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Profiling information behaviour of nursing students: part 1: quantitative findings

Peter Stokes (Library, Education Centre, Peterborough District Hospital, Anglia Ruskin University, Peterborough, UK)
Christine Urquhart (Department of Information Studies, Aberystwyth University, Aberystwyth, UK)

Journal of Documentation

ISSN: 0022-0418

Article publication date: 18 October 2011




The aim of this paper is to profile the information seeking behaviour of nursing students, according to learning style, personality and self‐efficacy in information literacy. Such profiles should help students to reflect on their information seeking, and should help librarians in designing information literacy programmes that are targeted to student needs.


A questionnaire using existing validated scales for learning styles, personality, and information literacy self‐efficacy was developed. The information seeking portion was based on an information behaviour model with core processes (opening, orientation and consolidation) and corresponding micro‐processes. The questionnaire was administered to nursing students (n=261, response rate 74 per cent, 194/261) at one UK university.


Neither information literacy self‐efficacy, nor learning style on their own appeared to change as students progressed. There is a significant association between learning style and self‐efficacy. There appears to be some associations between personality and learning style, and between personality, learning style and preferred information seeking processes. Odds ratios analyses were used to help in preliminary development of profiles. Students with a higher degree of confidence about their information literacy are more likely to: think about their search; work out strategies; and build and adapt their searches. Deep learners take a broad, exploratory approach to searching and score highest for the openness personality trait; whilst strategic learners think about their search, adapt as they progress and score highest for conscientiousness and emotional stability. Surface learners do less planning. Additionally, personality traits (which are essentially stable over time) are positively or negatively associated with various aspects of information seeking.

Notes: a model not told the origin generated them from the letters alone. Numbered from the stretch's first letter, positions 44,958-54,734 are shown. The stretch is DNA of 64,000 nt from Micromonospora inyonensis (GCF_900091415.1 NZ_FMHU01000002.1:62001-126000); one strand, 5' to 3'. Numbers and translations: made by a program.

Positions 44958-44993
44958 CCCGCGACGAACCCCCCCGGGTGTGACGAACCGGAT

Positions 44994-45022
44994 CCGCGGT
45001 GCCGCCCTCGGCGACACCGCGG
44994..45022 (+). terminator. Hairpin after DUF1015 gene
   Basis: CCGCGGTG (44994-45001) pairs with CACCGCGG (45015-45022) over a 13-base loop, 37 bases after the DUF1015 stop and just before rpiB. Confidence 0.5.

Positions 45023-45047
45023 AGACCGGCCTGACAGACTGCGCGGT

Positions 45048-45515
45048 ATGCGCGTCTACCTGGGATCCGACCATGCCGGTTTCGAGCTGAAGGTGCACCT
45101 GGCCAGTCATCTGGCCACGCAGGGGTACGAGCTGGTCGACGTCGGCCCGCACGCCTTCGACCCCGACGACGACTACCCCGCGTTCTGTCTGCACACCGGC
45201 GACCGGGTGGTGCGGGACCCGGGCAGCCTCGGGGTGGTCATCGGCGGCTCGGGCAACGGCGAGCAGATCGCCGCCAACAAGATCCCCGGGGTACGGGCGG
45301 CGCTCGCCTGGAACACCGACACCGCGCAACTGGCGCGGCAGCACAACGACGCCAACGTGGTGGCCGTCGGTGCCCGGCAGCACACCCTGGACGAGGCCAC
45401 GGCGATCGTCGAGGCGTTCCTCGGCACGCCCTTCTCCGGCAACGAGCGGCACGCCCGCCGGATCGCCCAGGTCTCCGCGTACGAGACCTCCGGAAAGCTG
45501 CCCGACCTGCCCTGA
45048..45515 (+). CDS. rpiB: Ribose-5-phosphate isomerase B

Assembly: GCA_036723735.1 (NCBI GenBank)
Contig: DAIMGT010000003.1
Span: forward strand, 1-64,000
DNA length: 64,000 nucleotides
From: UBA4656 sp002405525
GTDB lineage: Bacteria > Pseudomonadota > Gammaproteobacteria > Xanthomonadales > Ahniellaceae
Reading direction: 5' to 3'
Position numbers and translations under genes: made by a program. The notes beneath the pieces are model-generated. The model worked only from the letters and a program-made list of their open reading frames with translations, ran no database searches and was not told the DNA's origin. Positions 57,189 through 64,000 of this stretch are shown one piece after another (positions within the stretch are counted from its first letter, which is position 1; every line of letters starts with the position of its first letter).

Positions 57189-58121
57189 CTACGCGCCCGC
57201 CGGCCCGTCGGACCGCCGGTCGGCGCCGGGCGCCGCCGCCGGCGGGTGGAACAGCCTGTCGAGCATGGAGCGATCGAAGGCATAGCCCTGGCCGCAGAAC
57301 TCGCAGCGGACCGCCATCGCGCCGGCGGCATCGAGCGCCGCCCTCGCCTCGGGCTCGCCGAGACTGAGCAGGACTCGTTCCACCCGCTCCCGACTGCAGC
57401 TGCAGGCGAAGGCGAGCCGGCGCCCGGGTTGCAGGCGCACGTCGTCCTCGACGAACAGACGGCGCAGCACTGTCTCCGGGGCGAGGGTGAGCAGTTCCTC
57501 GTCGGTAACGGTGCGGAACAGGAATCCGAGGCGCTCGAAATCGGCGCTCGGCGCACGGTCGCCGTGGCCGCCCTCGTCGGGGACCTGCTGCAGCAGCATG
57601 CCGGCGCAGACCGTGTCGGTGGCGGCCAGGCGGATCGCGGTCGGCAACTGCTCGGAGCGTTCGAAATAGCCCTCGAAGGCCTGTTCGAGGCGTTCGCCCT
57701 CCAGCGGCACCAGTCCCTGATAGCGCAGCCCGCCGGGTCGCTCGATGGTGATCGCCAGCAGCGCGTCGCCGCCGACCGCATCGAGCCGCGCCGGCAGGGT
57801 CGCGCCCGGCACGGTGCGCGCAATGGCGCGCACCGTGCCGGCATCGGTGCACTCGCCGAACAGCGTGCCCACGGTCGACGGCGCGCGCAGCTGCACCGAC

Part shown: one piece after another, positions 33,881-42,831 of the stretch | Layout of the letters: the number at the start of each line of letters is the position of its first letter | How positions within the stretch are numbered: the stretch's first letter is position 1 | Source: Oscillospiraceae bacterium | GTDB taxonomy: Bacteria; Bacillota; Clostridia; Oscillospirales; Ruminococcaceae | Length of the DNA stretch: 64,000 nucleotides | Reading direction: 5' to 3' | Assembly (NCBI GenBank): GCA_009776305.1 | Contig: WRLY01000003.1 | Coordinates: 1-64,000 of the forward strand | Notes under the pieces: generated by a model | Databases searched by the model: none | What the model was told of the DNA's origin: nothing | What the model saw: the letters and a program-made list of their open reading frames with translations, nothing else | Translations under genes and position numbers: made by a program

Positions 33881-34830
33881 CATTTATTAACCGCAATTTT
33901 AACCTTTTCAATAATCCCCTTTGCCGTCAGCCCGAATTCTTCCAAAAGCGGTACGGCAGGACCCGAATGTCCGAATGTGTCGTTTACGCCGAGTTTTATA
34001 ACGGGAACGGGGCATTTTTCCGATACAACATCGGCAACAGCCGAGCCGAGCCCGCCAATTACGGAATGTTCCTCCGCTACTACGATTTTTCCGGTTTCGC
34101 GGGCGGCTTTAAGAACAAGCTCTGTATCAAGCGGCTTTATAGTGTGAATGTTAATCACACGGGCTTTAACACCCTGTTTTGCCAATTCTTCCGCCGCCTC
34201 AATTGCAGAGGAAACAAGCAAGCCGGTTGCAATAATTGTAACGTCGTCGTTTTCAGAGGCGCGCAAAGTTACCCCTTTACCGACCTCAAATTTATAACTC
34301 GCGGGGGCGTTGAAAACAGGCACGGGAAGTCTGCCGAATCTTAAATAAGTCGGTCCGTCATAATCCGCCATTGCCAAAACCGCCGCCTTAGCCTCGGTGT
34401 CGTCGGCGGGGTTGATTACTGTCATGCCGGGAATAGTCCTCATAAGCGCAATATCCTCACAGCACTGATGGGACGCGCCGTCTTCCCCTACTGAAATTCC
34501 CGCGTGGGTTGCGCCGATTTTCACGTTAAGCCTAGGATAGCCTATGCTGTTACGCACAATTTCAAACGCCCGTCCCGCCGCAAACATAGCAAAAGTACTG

Research limitations/implications

The sample size limits the extent of statistical analyses and possible generalizations. The planned qualitative research may help in confirmation of the information seeking profiles.


The research extends existing research evidence on the impact of personality and learning style on student information behaviour by including an information literacy scale and information seeking micro‐processes.



Stokes, P. and Urquhart, C. (2011), "Profiling information behaviour of nursing students: part 1: quantitative findings", Journal of Documentation, Vol. 67 No. 6, pp. 908-932.



Emerald Group Publishing Limited

Copyright © 2011, Emerald Group Publishing Limited

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